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Revolutionary STEM Education

Critical-Reality Pedagogy and Social Justice in STEM for Black Males


Jeremiah J. Sims

Revolutionary STEM Education: Critical-Reality Pedagogy and Social Justice in STEM for Black Males by Jeremiah J. Sims, an educator, researcher, and administrator from Richmond, California, is calling for a revolutionary, paradigm shift in the STEM education of and for Black boys. STEM education has been reliant on axioms and purported facts that for far too long have been delivered in a banking or absorption model that is, arguably, anti-critical. Unsurprisingly, this pedagogical approach to STEM education has failed large segments of students; and, this is especially true of African American males. Revolutionary STEM Education highlights, chronicles, and investigates the potential inroads and vistas of a Saturday Science, Technology, Engineering and Math (STEM) program, Male Aptitudes Nurtured for Unlimited Potential (MAN UP), which was designed to foster interest and competence in STEM by middle school Black boys. This program was impelled by a critical-reality based pedagogical approach, which was formulated to arrive at socio-academic synergy, that is, a thoughtful conjoining of students’ real life concerns, joys, ways of being, and socio-cultural identities and the curricular material covered in the courses offered at MAN UP.

Sims’ lived-experiences as an inner-city, low-income Black male are interspersed throughout Revolutionary STEM Education; however, the heartbeat of this book is, undoubtedly, the stories of the positive transformation that the MAN UP scholars experienced while becoming more competent in STEM, developing positive STEM identities, and learning to use their STEM knowledge for social justice.

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Final consideration (Epilogue)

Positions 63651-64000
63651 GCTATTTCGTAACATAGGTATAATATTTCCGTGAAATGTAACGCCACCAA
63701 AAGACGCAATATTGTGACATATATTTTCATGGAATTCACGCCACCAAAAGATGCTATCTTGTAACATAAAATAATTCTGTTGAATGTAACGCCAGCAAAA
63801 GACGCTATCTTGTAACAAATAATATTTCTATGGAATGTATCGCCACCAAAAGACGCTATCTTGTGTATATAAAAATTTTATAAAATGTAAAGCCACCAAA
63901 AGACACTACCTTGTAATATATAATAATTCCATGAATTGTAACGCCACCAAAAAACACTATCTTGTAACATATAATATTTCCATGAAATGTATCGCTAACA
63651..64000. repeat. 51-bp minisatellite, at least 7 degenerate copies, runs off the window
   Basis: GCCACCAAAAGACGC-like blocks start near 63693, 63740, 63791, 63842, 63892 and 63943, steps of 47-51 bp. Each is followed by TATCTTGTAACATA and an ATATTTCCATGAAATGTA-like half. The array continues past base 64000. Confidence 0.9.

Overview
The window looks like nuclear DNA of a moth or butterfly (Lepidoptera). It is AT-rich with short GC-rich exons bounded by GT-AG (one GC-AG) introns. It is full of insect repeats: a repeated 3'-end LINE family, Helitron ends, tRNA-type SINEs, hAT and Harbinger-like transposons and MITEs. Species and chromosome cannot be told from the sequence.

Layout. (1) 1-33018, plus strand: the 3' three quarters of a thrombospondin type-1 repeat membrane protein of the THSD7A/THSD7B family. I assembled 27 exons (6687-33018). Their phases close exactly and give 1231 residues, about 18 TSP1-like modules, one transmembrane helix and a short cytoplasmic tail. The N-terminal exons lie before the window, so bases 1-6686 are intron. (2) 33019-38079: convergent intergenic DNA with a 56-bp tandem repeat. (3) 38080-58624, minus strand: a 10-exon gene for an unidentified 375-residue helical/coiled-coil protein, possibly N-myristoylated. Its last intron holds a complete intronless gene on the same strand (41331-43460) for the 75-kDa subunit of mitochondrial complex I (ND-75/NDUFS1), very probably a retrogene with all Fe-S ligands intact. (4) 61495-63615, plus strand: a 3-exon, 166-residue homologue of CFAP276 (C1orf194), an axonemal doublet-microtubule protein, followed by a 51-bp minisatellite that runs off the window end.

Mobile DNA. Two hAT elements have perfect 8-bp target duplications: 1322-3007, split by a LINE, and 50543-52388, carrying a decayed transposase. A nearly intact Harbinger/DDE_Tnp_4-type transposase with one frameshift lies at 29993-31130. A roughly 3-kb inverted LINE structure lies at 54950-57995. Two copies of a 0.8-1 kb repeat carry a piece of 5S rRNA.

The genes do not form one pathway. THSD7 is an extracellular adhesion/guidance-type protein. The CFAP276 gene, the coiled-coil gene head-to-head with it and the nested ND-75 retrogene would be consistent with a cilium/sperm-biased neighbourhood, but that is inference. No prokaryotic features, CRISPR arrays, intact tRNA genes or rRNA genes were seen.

Finally, it seems that the “struggle” always ends at equality, and never harmonious distinction. Seemingly, only uniformity can usher in harmony. This is the implicit argument for standardization. And, in this case the standard is a Europocentric, patriarchal, heteronormative aesthetic that values ways of being, thinking, and acting that are commensurate with, derived from, and supportive of whiteness. For proponents of this view, only standardization can bridge the “unbridgeable” gap that exists between African Americans and Whites. Consequently, equality becomes a kind of indeterminate purgatory, an “unrealizable” nowhere (Sartre, 1964). This is precisely because equality in this context is the working out of the Melting Pot ideal. We have to realize that Blacks will no more be equal to Whites than Whites to Blacks, not culturally at least. This is not a negative, because if we were all to be made “equal” then all cultural differences and distinctions must be abrogated. There would be no room for multiculturalism, for multi-voicedness; on the contrary, we would all be amalgamated into one amorphous people, with the dominant culture free to determine what is and what is not normative. Uniformity is not a synonym for equity, peace, or social justice. We must remember this: we don’t have to all speak the same, standard, distinctly Eurocentric language to be “equals”; instead, we must work for an equality that does not devalue cultural difference in favor of the dominant class (Freire, 1997). ← 185 | 186 → Rather, educators must work towards a more dialogic, multi-vocal,...

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